By Serafina Lombardi, who farms in Chimayo and is Program Director at the New Mexico Acequia Association.
The New Mexico Acequia Association is committed to addressing climate disruption and the challenges they bring to our communities.
In New Mexico, we all know that Agua es vida. Acequia farmers know this especially well.
We live the effects of drought and flood –on the land, our livelihoods, and food security. We watch the snowpack in the mountains build and melt. We see the impact of a burn scar on our watersheds, and how hotter air affects our plants. Our communities hold knowledge of how to observe and work with changes. We are on the frontlines of seeing cycles disrupted – but as part of a legacy of adaptation, sovereignty and perseverance, we have not forgotten how to care for the land and we will continue to pass on this tradition. We have accumulated generations of experience and made traditions to share in shortage and plenty.
While agriculture globally is a driver of climate change, we have the opportunity to change this! Many powerful opportunities exist within agriculture to address the climate crisis. By building soil health we can sequester carbon in the soil, protect our watersheds and protect clean water.
As traditional farmers we have the tools to make agriculture one of our most restorative solutions to the climate crisis. Agriculture can be part of the solution, but especially acequias: We have adapted to change across continents, cultures and climates. We are a model of how to survive and thrive. We offer:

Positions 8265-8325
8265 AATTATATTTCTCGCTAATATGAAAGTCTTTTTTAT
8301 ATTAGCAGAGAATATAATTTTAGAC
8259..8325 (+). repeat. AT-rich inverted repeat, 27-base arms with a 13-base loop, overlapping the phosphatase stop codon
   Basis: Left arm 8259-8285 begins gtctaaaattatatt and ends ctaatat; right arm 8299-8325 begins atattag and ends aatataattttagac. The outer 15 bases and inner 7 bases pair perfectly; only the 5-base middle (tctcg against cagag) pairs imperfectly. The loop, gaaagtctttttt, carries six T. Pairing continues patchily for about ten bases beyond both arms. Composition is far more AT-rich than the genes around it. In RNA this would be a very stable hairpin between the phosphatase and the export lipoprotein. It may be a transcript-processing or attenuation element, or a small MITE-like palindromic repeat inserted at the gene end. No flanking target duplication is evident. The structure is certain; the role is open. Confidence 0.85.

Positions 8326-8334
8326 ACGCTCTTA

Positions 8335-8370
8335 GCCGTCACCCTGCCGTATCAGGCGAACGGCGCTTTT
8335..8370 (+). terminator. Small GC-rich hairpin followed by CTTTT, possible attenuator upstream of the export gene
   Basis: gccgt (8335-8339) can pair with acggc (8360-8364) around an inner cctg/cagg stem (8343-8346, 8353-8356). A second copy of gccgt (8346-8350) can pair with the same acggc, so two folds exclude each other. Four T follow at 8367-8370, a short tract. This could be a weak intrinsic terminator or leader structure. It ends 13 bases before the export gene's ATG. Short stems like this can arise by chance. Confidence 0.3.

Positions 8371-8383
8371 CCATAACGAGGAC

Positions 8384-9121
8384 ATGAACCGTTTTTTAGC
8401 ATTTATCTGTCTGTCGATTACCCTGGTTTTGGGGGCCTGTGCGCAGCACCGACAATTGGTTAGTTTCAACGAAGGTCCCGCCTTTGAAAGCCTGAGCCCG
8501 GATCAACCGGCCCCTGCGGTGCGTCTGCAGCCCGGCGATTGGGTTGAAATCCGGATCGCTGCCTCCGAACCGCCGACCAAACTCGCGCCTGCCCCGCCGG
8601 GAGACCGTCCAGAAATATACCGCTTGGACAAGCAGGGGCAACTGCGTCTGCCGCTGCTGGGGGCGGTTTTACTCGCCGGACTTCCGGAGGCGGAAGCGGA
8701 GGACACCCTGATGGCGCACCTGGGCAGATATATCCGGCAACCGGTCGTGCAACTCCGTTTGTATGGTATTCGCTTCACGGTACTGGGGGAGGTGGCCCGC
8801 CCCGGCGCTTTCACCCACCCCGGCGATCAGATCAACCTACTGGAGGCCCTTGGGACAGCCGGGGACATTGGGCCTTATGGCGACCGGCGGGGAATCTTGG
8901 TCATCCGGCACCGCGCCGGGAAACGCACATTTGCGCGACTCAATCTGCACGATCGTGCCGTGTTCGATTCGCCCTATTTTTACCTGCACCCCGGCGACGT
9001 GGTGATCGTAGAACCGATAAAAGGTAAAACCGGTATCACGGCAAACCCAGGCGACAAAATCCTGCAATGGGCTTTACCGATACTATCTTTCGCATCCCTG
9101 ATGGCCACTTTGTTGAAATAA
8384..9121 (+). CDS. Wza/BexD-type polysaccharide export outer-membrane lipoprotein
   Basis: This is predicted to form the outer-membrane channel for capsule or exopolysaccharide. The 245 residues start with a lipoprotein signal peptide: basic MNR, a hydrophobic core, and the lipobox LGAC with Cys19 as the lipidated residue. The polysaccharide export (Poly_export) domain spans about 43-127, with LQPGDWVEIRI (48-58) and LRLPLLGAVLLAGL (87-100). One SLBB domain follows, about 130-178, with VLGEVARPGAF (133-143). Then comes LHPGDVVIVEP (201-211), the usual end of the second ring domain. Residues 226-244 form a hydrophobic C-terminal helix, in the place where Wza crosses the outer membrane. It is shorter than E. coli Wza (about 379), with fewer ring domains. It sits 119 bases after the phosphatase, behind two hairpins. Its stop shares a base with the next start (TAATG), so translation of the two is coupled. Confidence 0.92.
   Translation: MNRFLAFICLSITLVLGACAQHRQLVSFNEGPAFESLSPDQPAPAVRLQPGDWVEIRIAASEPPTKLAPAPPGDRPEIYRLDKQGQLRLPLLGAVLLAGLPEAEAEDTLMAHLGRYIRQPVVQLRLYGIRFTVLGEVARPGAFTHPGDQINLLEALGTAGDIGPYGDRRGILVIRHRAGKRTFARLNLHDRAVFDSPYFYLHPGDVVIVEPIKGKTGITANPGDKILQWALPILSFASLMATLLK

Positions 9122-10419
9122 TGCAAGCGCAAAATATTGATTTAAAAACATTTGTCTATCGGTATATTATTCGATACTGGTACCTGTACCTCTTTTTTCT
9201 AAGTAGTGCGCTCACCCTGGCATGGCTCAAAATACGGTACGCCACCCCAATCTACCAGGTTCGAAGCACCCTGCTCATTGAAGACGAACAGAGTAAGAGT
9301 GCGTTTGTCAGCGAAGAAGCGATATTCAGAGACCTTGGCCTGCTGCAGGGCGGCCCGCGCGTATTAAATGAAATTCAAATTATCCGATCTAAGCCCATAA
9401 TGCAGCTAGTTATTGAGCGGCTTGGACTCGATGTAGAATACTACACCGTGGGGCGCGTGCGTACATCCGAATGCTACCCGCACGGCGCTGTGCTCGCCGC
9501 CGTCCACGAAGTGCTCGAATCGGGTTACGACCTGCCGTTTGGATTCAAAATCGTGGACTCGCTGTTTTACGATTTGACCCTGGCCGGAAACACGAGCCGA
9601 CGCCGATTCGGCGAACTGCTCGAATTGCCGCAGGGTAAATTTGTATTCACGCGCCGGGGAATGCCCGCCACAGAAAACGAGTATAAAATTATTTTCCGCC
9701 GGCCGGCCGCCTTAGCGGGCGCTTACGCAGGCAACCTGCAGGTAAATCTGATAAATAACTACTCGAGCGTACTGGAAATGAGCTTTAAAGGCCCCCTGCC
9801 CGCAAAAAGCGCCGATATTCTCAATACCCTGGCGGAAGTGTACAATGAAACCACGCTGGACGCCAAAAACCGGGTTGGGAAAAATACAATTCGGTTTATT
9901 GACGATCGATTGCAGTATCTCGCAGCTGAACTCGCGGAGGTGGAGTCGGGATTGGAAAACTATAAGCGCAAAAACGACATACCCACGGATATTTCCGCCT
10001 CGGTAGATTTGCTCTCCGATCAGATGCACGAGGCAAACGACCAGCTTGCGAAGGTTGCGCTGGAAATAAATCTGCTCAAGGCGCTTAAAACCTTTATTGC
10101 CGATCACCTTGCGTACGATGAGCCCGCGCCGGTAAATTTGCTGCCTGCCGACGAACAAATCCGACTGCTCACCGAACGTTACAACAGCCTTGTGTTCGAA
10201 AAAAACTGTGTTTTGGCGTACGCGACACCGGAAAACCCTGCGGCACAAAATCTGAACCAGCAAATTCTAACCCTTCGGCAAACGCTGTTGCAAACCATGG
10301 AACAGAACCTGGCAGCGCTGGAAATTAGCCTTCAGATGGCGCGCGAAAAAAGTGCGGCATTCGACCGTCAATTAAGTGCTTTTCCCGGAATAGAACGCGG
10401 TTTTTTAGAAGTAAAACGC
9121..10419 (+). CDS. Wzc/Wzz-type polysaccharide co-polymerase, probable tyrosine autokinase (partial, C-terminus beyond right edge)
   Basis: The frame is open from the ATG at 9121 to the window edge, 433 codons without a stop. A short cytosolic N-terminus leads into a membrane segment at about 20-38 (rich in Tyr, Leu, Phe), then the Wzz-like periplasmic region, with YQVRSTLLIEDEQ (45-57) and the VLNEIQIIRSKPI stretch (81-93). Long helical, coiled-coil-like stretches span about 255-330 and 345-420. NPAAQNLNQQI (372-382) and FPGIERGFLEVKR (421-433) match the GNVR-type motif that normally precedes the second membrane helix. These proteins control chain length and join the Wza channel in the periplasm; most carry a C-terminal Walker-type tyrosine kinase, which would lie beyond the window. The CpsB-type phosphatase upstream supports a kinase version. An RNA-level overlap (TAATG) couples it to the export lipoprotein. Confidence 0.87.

- Local governance and hyper local solutions;
- Connection to culture, tradition and the land that keeps our communities vibrant and hopeful;
- Aquifer recharge;
- Habitat for native flora and fauna, and traditional medicines, our remedios;
- Food and seed sovereignty along with economic opportunities.
Acequias are ribbons of green in a semi-arid landscape. Our creative solution is KEEP FARMING! Keep traditional farmers on their lands and support young people to farm in our traditional methods, the original organic way. With local natural inputs and minimal access to equipment we practice de facto low till.
For our land based way of life to persist we need support to continue implementing and improving these strategies.
Many traditional soil health strategies are now recognized to increase carbon sequestration, which is great news for the planet. Better soil health also helps us stabilize the impacts of flood and droughts which increases our food security and farmers’ viability. But for our land based way of life to persist we need support to continue implementing and improving these strategies.
The Healthy Soil Working Group and the coalition they built to pass the Healthy Soil Act is creating state policy and incentives to assist in these urgent efforts. The Healthy Soil Program funds vital soil and water conservation measures helping farmers be the best stewards we can.
New Mexico farmers are on the front lines of climate change. We are reading the signs and seeing its effects on the ground. It is changing our lives and the way we farm. The impacts of droughts, fires and flooding are real, we are vulnerable – but we are strong. We weather, we find a way, we are the way – and we know that supporting farmers to increase our carbon sequestration, growing our local food systems, buying local and honoring our traditional knowledge will take us a long way in our urgent efforts for ecological and cultural healing.
Our watersheds are sacred. At the New Mexico Acequia Association we are building a movement of acequia parciantes committed to the values of repartimento – sharing and bravely finding our way through these changing times.